The HSE is currently working to increase testing capacity across the country in an attempt to facilitate the huge demand for appointments.
After the Government announced restrictions for the hospitality industry and households on Friday, data shows that children and young teenagers make up the biggest cohort being tested for Covid-19.
Between November 26 and December 2, 37pc of those who attended HSE test centres were aged 14 and under. The next highest group is those aged between 35 and 44, who made up 18pc of attendees.
People aged between 15 and 24 accounted for 11pc, while 12pc were aged between 25 and 34. Just 5pc were 65 or over.
Thousands sought slots for PCR tests in the last two weeks, with an average of 200,000 tests being carried out each week.
Despite the demand, a HSE spokesperson told the
there was an average non-attendance rate of 10pc across test centres in the last number of days.
“We remind people who cannot make their test appointment to cancel it in advance so that we can provide someone else with that test appointment,” the spokesperson said.
Data provided by the HSE also shows that people are mainly booking their own appointments, rather than going through their GPs.
Between Monday and Friday, 65pc of test appointments were self-referrals, 24pc were from doctors and 11pc were close contacts.
New pop-up test centres have opened in Dublin, Athlone, Carlow, Kildare, Louth, Meath, Cork and Mayo in the last week. The test centre at Dublin Airport continues to be the busiest in the country.
On Friday, 1,236 tests were carried out there, 1,177 in Citywest and 1,159 at Galway Airport.
Centres in Cork, Limerick and Tullamore also saw a huge demand.
Meanwhile, people trying to book appointments are staying up until midnight in a bid to secure a slot as this is when availability appears to be at its greatest.
On Saturday afternoon there were no appointments available in Carlow, Kildare, Kilkenny, Laois or Leitrim, or at five of the nine centres in Dublin.
However, availability does appear to have improved as there were hundreds of slots at centres in Donegal, Clare, Cavan, Galway, Limerick and Cork.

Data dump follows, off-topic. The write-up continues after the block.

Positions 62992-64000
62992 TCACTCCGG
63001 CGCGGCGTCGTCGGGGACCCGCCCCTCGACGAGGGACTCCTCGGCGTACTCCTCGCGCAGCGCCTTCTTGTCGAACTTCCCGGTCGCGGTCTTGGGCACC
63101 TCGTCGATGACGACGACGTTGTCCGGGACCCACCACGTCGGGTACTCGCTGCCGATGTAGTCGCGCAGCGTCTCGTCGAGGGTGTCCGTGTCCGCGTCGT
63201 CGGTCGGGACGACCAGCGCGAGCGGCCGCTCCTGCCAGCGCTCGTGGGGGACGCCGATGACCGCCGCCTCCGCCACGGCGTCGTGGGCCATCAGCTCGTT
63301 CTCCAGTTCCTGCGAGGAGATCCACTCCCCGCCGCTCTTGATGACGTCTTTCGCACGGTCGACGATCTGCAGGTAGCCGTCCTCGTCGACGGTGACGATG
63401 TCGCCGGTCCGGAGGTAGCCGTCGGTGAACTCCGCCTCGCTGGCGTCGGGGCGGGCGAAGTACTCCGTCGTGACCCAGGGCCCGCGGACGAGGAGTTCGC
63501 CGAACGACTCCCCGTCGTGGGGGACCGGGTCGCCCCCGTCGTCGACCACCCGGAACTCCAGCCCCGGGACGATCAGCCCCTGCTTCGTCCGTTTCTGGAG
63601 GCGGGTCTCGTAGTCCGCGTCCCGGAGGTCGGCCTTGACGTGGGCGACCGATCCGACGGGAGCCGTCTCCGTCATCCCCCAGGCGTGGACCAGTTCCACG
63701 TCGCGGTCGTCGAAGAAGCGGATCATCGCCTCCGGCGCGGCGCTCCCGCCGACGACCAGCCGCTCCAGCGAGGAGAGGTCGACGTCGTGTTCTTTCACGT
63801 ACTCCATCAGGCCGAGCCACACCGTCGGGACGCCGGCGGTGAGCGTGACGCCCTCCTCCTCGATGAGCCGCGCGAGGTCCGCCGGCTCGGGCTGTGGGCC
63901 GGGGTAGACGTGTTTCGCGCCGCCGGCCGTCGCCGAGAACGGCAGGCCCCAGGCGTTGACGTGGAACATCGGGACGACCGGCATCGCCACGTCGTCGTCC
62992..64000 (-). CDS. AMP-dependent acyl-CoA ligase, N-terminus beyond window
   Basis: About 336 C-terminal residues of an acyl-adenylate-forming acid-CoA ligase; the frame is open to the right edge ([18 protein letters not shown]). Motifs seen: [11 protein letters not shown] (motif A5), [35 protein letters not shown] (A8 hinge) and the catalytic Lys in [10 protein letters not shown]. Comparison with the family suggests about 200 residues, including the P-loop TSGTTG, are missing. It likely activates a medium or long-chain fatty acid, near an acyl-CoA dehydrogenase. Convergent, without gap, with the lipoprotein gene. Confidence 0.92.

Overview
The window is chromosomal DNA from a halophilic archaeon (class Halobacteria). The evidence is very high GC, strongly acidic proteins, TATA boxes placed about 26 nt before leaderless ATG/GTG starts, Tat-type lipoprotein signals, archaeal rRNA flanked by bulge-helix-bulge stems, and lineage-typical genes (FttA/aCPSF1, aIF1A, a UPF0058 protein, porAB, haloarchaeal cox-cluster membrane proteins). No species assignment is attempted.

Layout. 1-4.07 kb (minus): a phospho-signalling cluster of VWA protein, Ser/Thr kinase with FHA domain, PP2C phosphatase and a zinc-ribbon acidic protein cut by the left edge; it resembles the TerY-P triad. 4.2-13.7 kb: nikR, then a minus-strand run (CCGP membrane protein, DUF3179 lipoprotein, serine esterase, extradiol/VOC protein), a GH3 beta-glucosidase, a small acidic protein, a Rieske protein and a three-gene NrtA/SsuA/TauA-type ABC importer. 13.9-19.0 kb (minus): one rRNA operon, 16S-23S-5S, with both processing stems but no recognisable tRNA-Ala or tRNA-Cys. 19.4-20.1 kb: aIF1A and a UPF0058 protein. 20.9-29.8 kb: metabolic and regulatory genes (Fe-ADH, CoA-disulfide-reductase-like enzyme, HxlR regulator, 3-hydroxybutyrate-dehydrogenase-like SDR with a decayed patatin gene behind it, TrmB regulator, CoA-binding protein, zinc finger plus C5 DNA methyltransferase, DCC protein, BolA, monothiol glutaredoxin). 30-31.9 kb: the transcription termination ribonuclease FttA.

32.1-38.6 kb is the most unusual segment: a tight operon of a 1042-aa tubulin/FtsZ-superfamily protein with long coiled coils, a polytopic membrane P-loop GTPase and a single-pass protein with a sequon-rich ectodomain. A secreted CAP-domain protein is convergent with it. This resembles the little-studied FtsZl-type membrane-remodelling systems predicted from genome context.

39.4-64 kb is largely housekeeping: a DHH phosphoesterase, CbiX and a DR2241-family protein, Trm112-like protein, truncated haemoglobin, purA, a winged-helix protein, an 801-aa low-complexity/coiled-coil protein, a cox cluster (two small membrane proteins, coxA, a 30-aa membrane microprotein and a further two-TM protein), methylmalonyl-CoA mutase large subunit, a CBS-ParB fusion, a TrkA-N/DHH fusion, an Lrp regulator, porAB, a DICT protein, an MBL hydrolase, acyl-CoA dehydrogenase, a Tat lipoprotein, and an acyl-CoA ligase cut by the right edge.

The HSE said all centres are currently operating at “maximum capacity”.
On Thursday, a glitch on the HSE’s online Covid-19 test portal prevented people from booking PCR tests.
When people attempted to confirm an appointment online, they got an error code stopping them from doing so.
Some people were able to register for appointments but never received the text message code which is required to confirm attendance.
Others received the code hours later, when the appointment page had timed out.
Meanwhile, some people who tried to book appointments in Dublin claimed that they were given the option of booking a slot at the National Show Centre in Swords on the website.
However, this is being used as a vaccination centre, not a test centre.
A HSE spokesperson said “no testing appointments were issued for the Show Centre”.
Another 5,156 new cases of Covid-19 were confirmed yesterday.
As of 8am yesterday, there were 503 patients with Covid-19 being treated in hospital, of whom 110 were in intensive care units.
Meanwhile, booster vaccines for the over-50s age group are imminent, according to Damien McCallion, HSE national director of the Covid vaccination programme.
Speaking on RTÉ’s
programme, he said also that there was uncertainty surrounding the new Omicron variant and the “impact it may have”.
While the “signs are encouraging”, there could be no premature measurement of the situation, he warned.
The HSE is about to mark a milestone of one million boosters being administered.
Mr McCallion said most health workers have received their third jab. Two-thirds of the over-70s have received their booster and all are expected to have received it within a few weeks.
A booster is also being offered to those aged 60 and over and to those aged 16 to 59 who have an underlying health condition.
Mr McCallion said: “We know people are busy with Christmas, we are trying to encourage people to take up appointments and if not possible, look at walks-ins and pharmacies.”